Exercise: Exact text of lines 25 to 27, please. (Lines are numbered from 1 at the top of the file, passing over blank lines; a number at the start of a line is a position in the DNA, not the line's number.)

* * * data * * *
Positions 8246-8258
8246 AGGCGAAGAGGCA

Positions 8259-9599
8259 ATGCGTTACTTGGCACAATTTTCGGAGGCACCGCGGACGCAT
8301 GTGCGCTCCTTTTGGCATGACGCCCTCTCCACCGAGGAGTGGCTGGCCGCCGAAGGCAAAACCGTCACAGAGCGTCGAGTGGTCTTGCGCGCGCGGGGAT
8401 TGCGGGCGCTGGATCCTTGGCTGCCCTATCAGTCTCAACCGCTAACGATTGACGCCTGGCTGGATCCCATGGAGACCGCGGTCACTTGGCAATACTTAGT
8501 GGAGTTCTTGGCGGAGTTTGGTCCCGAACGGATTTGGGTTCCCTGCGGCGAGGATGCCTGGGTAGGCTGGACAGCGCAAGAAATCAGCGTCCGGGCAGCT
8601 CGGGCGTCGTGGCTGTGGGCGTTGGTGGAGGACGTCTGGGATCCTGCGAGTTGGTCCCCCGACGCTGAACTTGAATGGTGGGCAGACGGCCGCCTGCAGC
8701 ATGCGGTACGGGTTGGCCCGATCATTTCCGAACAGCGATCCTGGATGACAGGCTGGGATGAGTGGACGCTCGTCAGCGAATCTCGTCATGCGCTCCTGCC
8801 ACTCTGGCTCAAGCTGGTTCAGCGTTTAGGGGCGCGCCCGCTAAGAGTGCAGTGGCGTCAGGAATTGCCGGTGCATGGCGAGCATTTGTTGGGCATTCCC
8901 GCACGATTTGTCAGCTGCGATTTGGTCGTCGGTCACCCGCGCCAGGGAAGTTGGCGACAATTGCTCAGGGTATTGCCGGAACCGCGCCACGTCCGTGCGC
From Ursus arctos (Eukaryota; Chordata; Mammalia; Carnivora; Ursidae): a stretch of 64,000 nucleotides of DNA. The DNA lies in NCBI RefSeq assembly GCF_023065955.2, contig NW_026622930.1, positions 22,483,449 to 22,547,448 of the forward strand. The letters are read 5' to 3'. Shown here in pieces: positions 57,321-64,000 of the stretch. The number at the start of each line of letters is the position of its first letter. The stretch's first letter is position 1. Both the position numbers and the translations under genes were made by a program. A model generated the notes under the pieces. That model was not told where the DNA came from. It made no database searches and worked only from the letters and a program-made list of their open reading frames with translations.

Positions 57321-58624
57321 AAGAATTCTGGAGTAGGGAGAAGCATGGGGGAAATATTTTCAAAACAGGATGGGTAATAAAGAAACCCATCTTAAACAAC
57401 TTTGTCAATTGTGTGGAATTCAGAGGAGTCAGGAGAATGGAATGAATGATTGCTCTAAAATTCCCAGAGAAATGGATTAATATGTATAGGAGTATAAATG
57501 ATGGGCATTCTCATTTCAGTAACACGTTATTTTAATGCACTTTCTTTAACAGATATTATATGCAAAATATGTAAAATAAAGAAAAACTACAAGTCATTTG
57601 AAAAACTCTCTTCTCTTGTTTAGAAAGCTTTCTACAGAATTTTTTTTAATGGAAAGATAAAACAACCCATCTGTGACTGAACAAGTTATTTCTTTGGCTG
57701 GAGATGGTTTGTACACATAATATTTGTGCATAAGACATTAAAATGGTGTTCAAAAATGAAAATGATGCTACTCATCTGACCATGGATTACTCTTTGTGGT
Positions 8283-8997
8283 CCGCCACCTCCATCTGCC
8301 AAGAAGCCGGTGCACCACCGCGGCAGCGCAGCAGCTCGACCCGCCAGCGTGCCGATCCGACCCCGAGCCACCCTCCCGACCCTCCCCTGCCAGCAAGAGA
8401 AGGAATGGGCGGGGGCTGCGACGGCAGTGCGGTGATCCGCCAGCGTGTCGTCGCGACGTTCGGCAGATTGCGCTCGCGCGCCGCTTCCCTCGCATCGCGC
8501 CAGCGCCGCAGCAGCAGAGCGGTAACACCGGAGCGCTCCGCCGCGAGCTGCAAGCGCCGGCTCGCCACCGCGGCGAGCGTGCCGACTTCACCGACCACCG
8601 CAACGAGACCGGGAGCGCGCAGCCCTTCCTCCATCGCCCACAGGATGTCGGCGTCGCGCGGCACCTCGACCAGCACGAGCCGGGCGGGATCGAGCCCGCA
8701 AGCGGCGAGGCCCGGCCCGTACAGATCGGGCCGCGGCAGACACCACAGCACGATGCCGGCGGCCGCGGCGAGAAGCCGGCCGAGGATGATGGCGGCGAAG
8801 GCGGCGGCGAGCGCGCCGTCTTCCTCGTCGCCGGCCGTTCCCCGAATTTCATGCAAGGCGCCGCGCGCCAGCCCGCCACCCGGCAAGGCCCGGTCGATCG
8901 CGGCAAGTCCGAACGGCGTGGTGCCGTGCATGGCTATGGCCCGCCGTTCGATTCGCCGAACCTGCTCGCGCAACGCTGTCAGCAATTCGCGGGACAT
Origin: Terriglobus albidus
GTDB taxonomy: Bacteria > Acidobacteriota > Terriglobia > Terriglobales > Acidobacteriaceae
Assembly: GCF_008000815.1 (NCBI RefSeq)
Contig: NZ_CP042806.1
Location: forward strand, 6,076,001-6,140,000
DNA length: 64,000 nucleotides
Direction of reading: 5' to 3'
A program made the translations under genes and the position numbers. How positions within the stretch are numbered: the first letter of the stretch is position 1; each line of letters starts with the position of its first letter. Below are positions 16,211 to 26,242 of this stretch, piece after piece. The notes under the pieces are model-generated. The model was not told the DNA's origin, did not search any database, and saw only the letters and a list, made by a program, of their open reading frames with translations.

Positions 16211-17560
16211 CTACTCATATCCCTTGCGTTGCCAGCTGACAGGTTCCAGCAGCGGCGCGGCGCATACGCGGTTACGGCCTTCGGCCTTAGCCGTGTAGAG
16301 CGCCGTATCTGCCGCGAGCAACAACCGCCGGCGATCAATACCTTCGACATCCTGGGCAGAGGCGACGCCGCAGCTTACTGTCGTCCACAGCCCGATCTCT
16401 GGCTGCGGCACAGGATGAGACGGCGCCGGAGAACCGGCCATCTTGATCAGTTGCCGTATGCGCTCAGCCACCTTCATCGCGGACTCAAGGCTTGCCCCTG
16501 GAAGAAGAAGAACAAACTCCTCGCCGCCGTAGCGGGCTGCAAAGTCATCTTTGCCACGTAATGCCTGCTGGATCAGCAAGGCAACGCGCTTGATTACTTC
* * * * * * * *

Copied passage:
8701 AGCGGCGAGGCCCGGCCCGTACAGATCGGGCCGCGGCAGACACCACAGCACGATGCCGGCGGCCGCGGCGAGAAGCCGGCCGAGGATGATGGCGGCGAAG
8801 GCGGCGGCGAGCGCGCCGTCTTCCTCGTCGCCGGCCGTTCCCCGAATTTCATGCAAGGCGCCGCGCGCCAGCCCGCCACCCGGCAAGGCCCGGTCGATCG
8901 CGGCAAGTCCGAACGGCGTGGTGCCGTGCATGGCTATGGCCCGCCGTTCGATTCGCCGAACCTGCTCGCGCAACGCTGTCAGCAATTCGCGGGACAT